For a candidate looking to make a splash with a jobs plan, the words “repair,” “crumbling,” and “infrastructure” in some combination usually makes for a good applause line.
Here’s Hillary Clinton at an event in Massachusetts on Monday: "To build a strong economy for our future, we must start by building strong infrastructure today." Bernie Sanders has compared low spending on infrastructure to the cost of the Iraq War. Even Donald Trump boasted on Twitter “I know how to build, other pols only know how to talk” after a deadly Amtrak crash last spring.
With the passage of a five-year, $305 billion transportation bill, Congress says it’s addressed the problem—for now.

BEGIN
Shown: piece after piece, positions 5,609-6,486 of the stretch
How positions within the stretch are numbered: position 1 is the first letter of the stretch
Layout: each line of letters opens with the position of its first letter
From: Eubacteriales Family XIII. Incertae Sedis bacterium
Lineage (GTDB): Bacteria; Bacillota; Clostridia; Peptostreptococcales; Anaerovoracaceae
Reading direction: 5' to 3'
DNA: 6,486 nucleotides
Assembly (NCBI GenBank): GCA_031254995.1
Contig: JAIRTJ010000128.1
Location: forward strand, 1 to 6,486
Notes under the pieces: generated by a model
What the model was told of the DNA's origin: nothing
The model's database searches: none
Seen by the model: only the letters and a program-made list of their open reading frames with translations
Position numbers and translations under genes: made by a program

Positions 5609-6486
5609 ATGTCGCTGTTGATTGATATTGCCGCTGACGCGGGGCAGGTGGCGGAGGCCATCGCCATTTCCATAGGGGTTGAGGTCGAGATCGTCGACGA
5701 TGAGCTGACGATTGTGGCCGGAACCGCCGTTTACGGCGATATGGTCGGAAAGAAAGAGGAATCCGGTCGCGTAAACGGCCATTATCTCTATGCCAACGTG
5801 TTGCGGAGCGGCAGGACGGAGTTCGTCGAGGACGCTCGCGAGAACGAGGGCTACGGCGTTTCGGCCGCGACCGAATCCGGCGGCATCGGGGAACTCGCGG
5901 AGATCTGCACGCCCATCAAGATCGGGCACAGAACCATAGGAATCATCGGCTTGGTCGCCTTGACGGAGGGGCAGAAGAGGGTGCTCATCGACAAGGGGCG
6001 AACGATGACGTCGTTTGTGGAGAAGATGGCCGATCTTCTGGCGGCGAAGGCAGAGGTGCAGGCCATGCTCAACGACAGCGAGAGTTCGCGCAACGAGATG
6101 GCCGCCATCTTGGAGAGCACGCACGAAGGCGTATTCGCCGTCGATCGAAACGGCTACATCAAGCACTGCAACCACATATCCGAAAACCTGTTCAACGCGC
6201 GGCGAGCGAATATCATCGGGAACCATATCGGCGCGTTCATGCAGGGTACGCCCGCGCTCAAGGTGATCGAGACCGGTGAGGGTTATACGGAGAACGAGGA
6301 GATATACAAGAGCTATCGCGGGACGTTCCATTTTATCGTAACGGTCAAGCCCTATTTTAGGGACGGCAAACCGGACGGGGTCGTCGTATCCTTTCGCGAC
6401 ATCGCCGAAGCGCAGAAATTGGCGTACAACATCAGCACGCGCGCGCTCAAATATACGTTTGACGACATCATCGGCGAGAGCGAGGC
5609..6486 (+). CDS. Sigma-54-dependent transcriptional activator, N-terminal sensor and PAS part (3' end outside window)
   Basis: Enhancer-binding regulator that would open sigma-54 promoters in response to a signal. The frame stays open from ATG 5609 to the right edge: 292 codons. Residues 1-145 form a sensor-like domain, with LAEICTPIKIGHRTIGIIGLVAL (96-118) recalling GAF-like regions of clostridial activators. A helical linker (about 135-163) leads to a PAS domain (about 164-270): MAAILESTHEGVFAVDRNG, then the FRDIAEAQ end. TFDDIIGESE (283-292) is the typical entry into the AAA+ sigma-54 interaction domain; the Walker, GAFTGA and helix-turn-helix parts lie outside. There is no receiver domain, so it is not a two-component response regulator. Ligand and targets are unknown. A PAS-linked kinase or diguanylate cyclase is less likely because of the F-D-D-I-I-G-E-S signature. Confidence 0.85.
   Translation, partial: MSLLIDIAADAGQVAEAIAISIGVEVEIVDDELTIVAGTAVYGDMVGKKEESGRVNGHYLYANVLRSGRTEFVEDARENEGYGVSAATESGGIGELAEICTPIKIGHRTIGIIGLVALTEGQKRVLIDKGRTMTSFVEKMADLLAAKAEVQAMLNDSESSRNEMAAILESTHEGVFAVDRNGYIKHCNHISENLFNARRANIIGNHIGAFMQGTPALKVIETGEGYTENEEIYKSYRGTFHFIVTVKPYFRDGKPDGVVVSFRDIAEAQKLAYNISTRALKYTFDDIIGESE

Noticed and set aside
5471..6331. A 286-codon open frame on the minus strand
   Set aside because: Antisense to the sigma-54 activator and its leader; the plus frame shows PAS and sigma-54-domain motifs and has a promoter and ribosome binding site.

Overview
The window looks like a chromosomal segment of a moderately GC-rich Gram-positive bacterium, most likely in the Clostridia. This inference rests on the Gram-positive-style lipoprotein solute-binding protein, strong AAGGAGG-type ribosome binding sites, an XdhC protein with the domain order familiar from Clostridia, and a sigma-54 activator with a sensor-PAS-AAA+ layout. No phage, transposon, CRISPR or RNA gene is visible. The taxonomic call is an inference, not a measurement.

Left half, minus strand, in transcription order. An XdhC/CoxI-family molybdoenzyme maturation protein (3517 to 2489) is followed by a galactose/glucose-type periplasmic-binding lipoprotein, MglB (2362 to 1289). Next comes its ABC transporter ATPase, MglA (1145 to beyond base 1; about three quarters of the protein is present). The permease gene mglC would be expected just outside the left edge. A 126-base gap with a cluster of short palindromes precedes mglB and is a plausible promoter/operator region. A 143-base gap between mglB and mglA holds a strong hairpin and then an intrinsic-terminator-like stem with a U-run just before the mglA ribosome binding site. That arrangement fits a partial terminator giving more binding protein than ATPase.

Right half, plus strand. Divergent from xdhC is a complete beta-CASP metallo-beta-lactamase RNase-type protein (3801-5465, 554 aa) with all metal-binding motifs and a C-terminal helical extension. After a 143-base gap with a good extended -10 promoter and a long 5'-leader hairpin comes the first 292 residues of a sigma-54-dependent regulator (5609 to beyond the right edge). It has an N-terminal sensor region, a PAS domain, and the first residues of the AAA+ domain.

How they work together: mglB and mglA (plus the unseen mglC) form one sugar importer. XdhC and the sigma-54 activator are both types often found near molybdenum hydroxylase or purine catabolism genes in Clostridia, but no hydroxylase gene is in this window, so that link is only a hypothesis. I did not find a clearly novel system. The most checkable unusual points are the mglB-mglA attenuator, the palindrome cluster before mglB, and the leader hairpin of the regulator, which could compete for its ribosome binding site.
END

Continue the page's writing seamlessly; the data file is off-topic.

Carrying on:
The Fixing America’s Surface Transportation Act is the first long-term transportation bill in more than a decade, offering a measure of security for state agencies and even slightly increasing spending. In a joint statement, the bill’s Senate and House sponsors said the bill “provides long-term certainty for states and local governments, and good reforms and improvements to the programs that sustain our roads, bridges, transit, and passenger-rail system.”
After dealing with the transportation reauthorization bills on-and-off for the better part of a decade (since 2005, Congress has passed more than 30 short-term extensions, the longest one just 18 months), the issue will finally be off the floor for several years. So does this make infrastructure an out-of-sight, out-of-mind issue?